Exhibitions of Indigenous Australian artwork at the museum have also been given similar signs acknowledging their origins.
A statue of Cook located in The Mall near Buckingham Palace was defaced during the London Black Lives Matter protests, two statues of him were defaced in Sydney during protests in June, and there has been an online petition to have a statue of him removed in Cairns.
Australian National University history professor Ann McGrath said the myth of Captain Cook needed to be separated from the facts.
"I think that Cook the man is a different thing from Cook the myth and what he came to symbolise," she said.
"It is logical that Aboriginal people see him as the beginning of their troubles and the loss of everything that they had - and in a way we have to separate that from the biography of the actual man."
The official reason for Cook's voyage to the Pacific was to observe the 1769 transit of Venus in Tahiti while the unofficial purpose discovered in a note from the King once the Endeavour set sail was to look for evidence of an 'unknown southern land' - a prize in a great race place between Britain and France at the end of the 18th Century.
His instructions from the King were "if he found a "continent or land of great extent" he should seek "with the consent of the natives to take possession of convenient situations in the country".
Cook named the new land known as New South Wales and claimed it for Britain before sailing north towards Queensland.
The British Museum have also taken a bust of Sir Hans Sloane, whose 71,000 piece collection of historical artefacts in 1753 was the foundation of the museum, off its pedestal.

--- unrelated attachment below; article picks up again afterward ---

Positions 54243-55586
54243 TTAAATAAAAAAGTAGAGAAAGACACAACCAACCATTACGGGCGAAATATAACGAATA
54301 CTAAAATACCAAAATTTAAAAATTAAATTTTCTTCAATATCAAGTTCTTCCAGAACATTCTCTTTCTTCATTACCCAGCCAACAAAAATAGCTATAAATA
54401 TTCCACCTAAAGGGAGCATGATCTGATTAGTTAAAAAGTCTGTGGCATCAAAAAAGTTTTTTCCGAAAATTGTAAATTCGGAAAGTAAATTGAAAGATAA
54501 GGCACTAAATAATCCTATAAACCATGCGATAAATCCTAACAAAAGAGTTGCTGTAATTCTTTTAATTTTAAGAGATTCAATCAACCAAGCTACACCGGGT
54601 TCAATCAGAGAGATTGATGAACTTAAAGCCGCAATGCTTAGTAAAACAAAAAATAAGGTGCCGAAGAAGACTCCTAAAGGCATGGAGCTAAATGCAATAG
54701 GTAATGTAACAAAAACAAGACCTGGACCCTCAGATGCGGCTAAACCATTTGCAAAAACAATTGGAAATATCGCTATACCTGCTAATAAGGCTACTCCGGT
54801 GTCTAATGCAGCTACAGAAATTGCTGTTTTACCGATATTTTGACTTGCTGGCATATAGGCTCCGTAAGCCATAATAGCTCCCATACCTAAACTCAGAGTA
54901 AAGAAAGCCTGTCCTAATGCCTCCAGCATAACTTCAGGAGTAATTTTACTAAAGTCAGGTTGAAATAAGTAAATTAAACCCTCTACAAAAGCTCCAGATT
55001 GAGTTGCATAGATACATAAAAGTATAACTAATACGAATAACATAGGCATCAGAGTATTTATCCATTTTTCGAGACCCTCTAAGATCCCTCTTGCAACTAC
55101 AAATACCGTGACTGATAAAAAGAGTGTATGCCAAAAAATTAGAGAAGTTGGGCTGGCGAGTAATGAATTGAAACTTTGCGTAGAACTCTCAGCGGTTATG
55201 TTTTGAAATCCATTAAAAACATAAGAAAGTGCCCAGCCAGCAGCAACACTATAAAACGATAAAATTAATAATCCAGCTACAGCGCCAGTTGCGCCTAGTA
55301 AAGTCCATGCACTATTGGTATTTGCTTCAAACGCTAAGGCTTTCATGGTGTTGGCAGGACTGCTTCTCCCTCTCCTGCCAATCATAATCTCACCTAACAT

His bust is now housed in the Enlightenment room in a glass case, alongside details of how he made his wealth from the slave trade.
Sloane, a doctor who was a contemporary of Sir Isaac Newton, married Elizabeth Rose, an heiress whose family had slave plantations in Jamaica.
The museum in Great Russell Street, central London, reopened last week for the first time since coronavirus lockdowns in the UK.
Only parts of the museum were opened, with visitors wearing masks, but the new signs were prominently displayed.
Signs in the Sir Hans Sloane display included an explanation of the new set up.
"The Museum is developing plans for new displays and programs to address questions around collecting, empire and the transatlantic slave trade," a note read.
"This work will evolve over time and we will continue to engage in these crucial debates and discussions."
The British Museum has also been at the centre of controversy over its acquisition of the Elgin Marbles, statues from the top of the Parthenon in Athens, Greece.
Lord Elgin claimed he had a deal to take the marbles to Britain in the 19th century but Greece has demanded their return for decades, most recently as part of a Brexit deal with the European Union.
The UK refused to return the marbles to Greece.
The British Museum did not respond to written questions.
Originally published as Museum bows to BLM pressure, rewrites Captain Cook's history